|The air is still polluted, but these clouds are actually a help rather than a hindrance|
Below is a loop of upper-air soundings collected each morning at the Salt Lake City airport over the past week. These soundings are plotted as a "skew-t" so a line of constant temperature slopes upward to the right. Note the two-stage evolution of the inversion event. First, the upper levels warm dramatically while the morning surface temperatures remain relatively steady. This occurs in the first 5 frames of the loop (note how the red line shifts rightward from about 800 to 600 mb). Second, a mixed layer forms very near the surface in the last 2 frames, as indicated by temperatures cooling with height to an level just above 850 mb.
|Morning upper-air soundings from the Salt Lake City airport from 5–12 Feb 2016|
Here are a couple of still images to further highlight this point. On the morning of 8 February, the inversion was based right at the surface. In such a situation, there's very little vertical mixing of the airmass. Pollution is trapped right at or very near the valley floor.
|Morning upper-air sounding from the Salt Lake City airport on 8 Feb 2016|
This morning (11 Feb), however, the inversion base is elevated and sits at 836 mb (5680 ft), almost 1500 feet above the valley floor. Below the inversion, there is a shallow mixed layer that is allowing for some vertical mixing of pollutants.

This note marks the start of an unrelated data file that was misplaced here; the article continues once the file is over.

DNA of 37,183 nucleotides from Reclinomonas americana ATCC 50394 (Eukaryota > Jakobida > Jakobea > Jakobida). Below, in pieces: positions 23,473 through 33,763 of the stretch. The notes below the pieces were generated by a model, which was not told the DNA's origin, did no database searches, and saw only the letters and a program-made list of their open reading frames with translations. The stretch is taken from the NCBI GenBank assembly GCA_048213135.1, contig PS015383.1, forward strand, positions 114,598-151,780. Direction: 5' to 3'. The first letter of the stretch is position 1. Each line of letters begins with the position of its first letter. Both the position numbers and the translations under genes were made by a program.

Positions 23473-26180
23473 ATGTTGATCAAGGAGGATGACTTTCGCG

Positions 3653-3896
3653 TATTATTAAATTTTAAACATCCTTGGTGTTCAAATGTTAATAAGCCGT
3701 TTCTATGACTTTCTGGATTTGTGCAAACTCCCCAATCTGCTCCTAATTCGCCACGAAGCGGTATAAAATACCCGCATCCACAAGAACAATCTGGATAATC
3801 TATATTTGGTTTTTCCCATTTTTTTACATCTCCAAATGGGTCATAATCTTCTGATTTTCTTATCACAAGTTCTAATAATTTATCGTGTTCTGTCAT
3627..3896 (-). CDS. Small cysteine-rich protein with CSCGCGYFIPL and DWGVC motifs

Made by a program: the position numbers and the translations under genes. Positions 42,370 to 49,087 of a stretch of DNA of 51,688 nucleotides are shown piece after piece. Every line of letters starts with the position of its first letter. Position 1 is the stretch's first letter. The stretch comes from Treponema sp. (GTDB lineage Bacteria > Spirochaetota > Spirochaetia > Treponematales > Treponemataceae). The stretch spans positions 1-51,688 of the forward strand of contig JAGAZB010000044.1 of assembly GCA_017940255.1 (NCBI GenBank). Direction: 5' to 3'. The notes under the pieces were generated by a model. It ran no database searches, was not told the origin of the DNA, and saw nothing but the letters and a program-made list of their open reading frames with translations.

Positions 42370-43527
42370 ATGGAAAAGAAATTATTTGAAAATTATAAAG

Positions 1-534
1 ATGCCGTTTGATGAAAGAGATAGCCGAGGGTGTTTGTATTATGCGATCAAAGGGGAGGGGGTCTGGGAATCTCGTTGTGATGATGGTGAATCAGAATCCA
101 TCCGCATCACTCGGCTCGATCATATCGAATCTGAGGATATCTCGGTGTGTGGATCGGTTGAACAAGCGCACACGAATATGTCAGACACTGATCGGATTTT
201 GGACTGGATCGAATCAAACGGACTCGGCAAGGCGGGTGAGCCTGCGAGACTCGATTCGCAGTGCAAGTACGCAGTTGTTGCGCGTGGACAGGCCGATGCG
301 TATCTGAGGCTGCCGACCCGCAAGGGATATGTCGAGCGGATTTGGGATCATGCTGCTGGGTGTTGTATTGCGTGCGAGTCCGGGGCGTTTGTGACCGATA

|Morning upper-air sounding from the Salt Lake City airport on 11 Feb 2016|
The growth of such a mixed layer is very common following the formation of low clouds during inversions in the Salt Lake Valley. Radiative cooling at cloud top drives turbulence that mixes the layer in and below the clouds. The end result is what meteorologists call a cloud-topped mixed layer. If you are in the Salt Lake Valley this morning, you are not in the inversion, you are beneath it, in the cloud topped mixed layer.
What does this mean for pollution? Well, it means that at night there's more mixing through a deeper layer, which reduces PM2.5 concentrations. The presence of the mixed layer also slows the long-term rate of rise (NOTE: Concentrations are still high, so this is no reason to roast marshmallows over a fire tonight). For example, PM2.5 levels at Hawthorne last night were not as high as they were the previous night. In addition, there is a flattening of the long term trend.
As discussed in the previous post, PM2.5 concentrations at University of Utah sensors are running higher than those aw Hawrhorne, but they also suggest a flattening out over the past 24 hours or so.
None of this means the air quality is good. We are still in unhealthy territory. What it does mean is that the rate of increase along the valley floor will probably slow. Those of you on the upper benches may see more sustained high PM2.5 levels in this scenario as the base of the inversion lifts and you are more continuously enveloped in the gunk. Perhaps this isn't a silver lining for you.
Science wonks can see Pataki et al. (2005) for more info on these cloud-topped mixed layers and their influence on mixing and transport in the Salt Lake Valley.